The CNMC closes medical gases investigation due to insufficient evidence

In a decision of July 13, 2017, the National Commission for Markets and Competition (Comisión Nacional de los Mercados y la Competencia or "CNMC") decided to close an investigation in relation to medical gases after concluding that there was insufficient evidence to prove the existence of practices contrary to Article 1 of Law 15/2007 for the Defense of Competition. Following dawn raids carried out at the premises of Linde, Air Liquide, Carburos Metálicos, Contse and Praxair in July 2015, the CNMC opened a formal investigation in January 2016 against a total of ten companies suspected...

ADVOCATE GENERAL WAHL CONCLUDES THAT RESTRICTIONS ON SALES THROUGH ONLINE PLATFORMS ARE LEGAL

The Advocate General’s Opinion regarding the preliminary ruling before the European Court of Justice in Case C-230/16, Coty Germany, has been issued today. He suggests the European Court of Justice to conclude that a supplier of luxury cosmetics can legally impose certain contractual limitations on members of its selective distribution network, namely the possibility to prevent them from selling through online third party platforms such as Amazon and eBay. Coty is a manufacturer and wholesaler of luxury cosmetics. One of its authorized distributors, Parfümerie Akzente GmbH, sells through physical and online stores (both through its...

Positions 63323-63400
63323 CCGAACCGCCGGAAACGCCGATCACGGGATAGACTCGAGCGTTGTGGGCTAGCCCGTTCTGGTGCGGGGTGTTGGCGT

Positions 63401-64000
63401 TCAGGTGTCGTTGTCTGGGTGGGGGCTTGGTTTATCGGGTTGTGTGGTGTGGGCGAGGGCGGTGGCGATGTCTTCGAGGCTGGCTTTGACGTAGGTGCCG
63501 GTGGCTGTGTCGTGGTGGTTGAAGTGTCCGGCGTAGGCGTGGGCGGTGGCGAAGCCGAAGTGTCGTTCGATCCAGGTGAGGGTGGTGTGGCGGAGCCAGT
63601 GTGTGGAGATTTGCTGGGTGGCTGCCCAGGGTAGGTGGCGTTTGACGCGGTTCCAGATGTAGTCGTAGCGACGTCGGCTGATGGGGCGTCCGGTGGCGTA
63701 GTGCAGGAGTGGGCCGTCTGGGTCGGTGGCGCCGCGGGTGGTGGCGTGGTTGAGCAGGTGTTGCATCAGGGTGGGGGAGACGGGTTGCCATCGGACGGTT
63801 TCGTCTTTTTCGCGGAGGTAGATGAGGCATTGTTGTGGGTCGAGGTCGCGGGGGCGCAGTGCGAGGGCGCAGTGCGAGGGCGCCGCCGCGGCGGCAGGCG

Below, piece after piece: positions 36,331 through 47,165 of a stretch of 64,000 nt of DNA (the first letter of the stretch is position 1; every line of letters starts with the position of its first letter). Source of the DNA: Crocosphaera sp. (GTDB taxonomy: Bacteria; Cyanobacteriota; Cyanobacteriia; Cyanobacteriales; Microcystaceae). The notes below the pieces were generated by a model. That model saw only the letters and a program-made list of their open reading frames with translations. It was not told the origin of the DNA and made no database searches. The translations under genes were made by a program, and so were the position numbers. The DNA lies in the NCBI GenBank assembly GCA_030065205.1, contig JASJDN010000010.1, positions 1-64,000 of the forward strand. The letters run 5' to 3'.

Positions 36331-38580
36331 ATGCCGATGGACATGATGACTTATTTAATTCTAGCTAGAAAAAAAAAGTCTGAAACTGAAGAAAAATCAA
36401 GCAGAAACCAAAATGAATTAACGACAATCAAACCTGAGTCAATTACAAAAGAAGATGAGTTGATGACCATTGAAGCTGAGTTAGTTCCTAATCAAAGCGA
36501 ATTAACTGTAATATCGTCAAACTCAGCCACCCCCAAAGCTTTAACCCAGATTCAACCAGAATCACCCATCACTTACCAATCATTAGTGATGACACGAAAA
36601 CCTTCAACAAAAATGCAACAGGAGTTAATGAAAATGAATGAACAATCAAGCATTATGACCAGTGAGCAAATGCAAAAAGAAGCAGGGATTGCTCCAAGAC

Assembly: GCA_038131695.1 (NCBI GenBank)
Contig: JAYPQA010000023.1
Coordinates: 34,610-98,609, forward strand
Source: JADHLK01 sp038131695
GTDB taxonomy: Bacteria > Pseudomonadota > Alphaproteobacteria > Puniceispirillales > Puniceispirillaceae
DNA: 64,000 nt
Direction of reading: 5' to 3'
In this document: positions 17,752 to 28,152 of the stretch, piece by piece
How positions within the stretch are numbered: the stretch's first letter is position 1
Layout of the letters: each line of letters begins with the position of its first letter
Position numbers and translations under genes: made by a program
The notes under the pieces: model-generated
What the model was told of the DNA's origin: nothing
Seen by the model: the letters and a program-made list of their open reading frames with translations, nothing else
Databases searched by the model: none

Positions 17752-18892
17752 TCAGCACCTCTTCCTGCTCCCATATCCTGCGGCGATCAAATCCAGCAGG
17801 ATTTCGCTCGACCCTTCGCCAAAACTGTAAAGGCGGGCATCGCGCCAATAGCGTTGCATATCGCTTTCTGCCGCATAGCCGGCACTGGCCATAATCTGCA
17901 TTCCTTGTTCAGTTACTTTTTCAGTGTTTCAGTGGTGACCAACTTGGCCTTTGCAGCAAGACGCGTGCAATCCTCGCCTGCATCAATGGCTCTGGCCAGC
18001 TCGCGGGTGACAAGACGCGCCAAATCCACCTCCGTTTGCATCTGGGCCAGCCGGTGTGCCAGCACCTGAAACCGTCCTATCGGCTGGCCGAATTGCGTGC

CNMC closes IMS Health abuse of dominance investigation with commitments

In a decision of July 13, 2017 the National Commission for Markets and Competition (Comisión Nacional de los Mercados y la Competencia or "CNMC") accepted commitments proposed by IMS Health, S.A. ("IMS") to close an abuse of dominance investigation in the market for the provision of sales information on pharmaceutical products (also known as "sales tracking data").

Pricing algorithms: next enforcement challenge for Competition Authorities?

The potential anticompetitive impact of the automation of decision-making has become a topic of great interest in recent times. Self-learning pricing algorithms are focusing the agenda from the European competition authorities due to two potential harmful effects on business conduct: price discrimination and collusive practices. It is precisely the second effect that is generating greater uncertainty and debate. One of the key questions is whether it is possible to design a fully-autonomous software capable of colluding without any explicit human intervention and contact between competitors.